Toddler wakes up from a nap, starts sucking her thumb and STOPS BREATHING; this horrifying possibility is common

Not many parents understand this horrifying possibility.

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  • Amber Stocksdale was at work when she received the scariest call of her life.

  • "COME HOME, NOW!"

  • It was her husband, Adam. He frantically explained that their 16-month-old daughter, Addison, wasn't breathing.

  • Amber had never prayed harder than during that 15-minute drive home. She was in shock, terrified of what she might find when she arrived.

  • The situation turned out to be a parent's worst nightmare. Addison was completely fine when she went down for her nap, but when she woke up, she was not herself. Instead of being her normal, bubbly self, she was lethargic.

  • "She laid down on the floor and started sucking her thumb and passed out, unconscious," Amber told FamilyShare. "She stopped breathing."

  • And that's how Adam found her. She was laying unconcious on the living room floor when she suddenly started seizing. Fortunately, he knew how to do rescue breathing (he had learned how as a boy scout). He helped Addison regain consciousness and got her to breathe on her own before he rushed her to the hospital.

  • There was no infection

  • At the hospital, Addison was given Motrin and fluids to bring her fever down. Meanwhile, Amber had to keep her own fear in check so she could make sure Addison stayed conscious.

  • "I was in mom-mode: I turned my feelings off and focused on making sure she stayed conscious," Amber said.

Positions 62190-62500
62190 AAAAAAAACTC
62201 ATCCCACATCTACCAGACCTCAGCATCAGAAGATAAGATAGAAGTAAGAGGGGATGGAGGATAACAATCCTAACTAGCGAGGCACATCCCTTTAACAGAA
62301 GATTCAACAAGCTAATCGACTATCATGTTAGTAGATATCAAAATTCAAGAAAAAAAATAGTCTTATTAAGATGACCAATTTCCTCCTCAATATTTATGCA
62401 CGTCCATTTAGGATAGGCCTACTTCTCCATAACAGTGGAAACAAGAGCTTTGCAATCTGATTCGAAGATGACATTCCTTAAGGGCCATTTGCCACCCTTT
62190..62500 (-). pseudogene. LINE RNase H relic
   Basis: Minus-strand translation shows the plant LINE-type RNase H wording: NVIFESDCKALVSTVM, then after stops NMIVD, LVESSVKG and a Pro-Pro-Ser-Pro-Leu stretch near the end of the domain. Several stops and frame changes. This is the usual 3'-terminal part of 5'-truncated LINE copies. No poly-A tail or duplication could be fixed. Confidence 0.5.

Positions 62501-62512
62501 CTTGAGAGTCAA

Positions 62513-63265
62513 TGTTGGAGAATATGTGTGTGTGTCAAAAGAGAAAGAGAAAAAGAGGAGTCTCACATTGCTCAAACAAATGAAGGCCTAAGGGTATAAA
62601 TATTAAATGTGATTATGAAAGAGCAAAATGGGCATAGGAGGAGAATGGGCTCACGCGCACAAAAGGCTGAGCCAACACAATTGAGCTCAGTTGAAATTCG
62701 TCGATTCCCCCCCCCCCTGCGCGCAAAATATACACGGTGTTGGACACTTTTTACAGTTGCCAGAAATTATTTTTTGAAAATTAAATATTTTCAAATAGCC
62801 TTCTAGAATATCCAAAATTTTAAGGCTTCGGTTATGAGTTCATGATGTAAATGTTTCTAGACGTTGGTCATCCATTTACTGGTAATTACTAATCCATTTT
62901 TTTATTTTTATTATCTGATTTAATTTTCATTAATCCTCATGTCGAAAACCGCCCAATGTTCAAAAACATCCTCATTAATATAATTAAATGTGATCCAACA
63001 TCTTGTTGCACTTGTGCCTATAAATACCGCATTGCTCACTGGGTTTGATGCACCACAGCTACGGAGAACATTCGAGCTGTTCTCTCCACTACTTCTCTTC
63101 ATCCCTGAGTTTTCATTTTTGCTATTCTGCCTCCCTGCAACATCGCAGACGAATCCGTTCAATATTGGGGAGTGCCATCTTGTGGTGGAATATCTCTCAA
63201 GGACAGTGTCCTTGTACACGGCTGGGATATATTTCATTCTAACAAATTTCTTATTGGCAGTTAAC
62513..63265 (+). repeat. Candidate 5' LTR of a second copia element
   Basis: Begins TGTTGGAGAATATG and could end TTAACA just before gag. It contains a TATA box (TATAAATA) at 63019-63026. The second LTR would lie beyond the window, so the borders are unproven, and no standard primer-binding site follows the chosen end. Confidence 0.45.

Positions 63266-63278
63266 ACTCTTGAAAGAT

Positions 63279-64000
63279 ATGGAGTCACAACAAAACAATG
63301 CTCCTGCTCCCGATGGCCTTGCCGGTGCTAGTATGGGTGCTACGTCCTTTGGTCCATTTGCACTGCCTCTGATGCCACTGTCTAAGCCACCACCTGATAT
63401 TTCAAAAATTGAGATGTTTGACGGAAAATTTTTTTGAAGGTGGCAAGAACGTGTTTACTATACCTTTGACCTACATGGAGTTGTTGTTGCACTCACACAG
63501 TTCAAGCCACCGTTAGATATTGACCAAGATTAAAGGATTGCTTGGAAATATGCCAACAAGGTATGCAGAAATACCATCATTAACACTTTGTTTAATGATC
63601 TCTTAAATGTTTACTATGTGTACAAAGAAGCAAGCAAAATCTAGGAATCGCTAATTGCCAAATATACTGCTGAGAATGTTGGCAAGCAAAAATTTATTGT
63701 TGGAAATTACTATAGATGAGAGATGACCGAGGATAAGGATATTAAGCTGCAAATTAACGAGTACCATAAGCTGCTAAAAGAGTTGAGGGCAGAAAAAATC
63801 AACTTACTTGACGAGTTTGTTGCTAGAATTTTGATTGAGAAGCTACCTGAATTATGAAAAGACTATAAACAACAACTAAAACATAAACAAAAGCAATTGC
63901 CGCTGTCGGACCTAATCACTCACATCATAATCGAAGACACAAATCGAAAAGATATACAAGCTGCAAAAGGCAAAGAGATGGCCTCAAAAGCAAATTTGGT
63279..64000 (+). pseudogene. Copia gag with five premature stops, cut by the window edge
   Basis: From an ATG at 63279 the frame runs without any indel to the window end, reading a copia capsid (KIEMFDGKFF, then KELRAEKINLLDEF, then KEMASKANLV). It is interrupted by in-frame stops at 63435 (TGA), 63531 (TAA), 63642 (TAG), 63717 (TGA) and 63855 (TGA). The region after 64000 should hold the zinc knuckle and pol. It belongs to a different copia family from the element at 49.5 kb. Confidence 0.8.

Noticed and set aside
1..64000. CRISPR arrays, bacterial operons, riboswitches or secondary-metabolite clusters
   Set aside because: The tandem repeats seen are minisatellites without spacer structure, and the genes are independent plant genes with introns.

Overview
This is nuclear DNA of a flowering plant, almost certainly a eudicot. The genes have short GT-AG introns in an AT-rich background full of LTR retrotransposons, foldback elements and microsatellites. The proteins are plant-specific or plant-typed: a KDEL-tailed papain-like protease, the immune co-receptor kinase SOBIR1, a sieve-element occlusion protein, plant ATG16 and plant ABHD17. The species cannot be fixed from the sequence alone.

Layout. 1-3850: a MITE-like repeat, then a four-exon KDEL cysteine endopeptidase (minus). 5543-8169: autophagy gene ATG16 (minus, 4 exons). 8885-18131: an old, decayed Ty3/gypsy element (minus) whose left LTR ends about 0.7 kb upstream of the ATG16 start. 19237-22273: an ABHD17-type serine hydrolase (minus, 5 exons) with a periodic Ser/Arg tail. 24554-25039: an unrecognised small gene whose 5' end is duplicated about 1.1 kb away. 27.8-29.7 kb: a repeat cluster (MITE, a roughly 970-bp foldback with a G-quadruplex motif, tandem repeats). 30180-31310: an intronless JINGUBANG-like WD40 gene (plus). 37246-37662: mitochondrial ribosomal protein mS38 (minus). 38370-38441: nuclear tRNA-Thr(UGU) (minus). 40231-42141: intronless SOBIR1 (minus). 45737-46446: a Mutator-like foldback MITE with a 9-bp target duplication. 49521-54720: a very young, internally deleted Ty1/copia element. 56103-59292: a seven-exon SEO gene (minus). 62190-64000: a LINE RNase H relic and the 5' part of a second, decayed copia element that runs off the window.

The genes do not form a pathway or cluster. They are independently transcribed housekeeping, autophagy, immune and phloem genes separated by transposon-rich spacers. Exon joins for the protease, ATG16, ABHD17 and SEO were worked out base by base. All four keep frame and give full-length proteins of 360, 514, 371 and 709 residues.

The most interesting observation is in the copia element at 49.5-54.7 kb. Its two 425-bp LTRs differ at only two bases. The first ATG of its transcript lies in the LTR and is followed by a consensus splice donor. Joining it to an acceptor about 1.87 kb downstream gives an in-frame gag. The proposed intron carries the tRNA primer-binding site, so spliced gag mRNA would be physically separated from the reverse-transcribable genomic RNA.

• Amber and Addison a few months prior to her seizure. | Photo courtesy of Amber Stocksdale.

  • Addison's diagnosis was confusing. She had a febrile seizure, which happens when a child's body temperature spikes, according to Mayo Health Clinic. But usually a fever spikes because of an infection, and Addison didn't have one.

  • It could happen to any child

  • The cause was something every child goes through. Addison's fever spiked high because she had a sudden growth spurt and four teeth coming in. This meant that even though her seizure stopped and the fever broke, Amber couldn't let her guard down.

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  • "I have to constantly be on fever watch, even when she isn't sick," Amber said. "I kiss her forehead everyday, multiple times a day to ensure she doesn't have a fever. And when she does, I immediately give her a fever reducer and continue to monitor her fever every hour until it's gone. It's exhausting to constantly be in fear of a seizure happening again out of nowhere."

  • Episodes like this can be hereditary; both Amber and her mom had similar episodes as children, but they can still surprise any parent.

  • Going through hard times of parenting

  • Addison is now five years old, and Amber is still on watch for these episodes, but she's learned things along the way.

  • Photo courtesy of Amber Stocksdale

  • "It has definitely kept me on my toes more!" Amber said. "I definitely appreciate her health much more. It has also reminded me to always be in tune with my mom-instincts: if something doesn't feel right, it probably isn't."

  • Amber and Adam's terrifying story can relate to any parent worrying about the safety of their child. Every parent deals with frightening moments-or years- where they worry about what will happen to their baby. Amber advises to stay strong and find the support you need.

  • The Stocksdale family | Photo credit: Patience Reese Photography

  • "Lean on your friends, family, and especially the Lord for support in this scary time," she said.

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Amberlee is the content manager for FamilyShare.com and earned a degree in journalism. She creates beautiful things with her experience in writing, graphic design, photography, video and music. She loves her family, the outdoors, baby foxes and podcasts.

Website: https://amberleepeterson.com/

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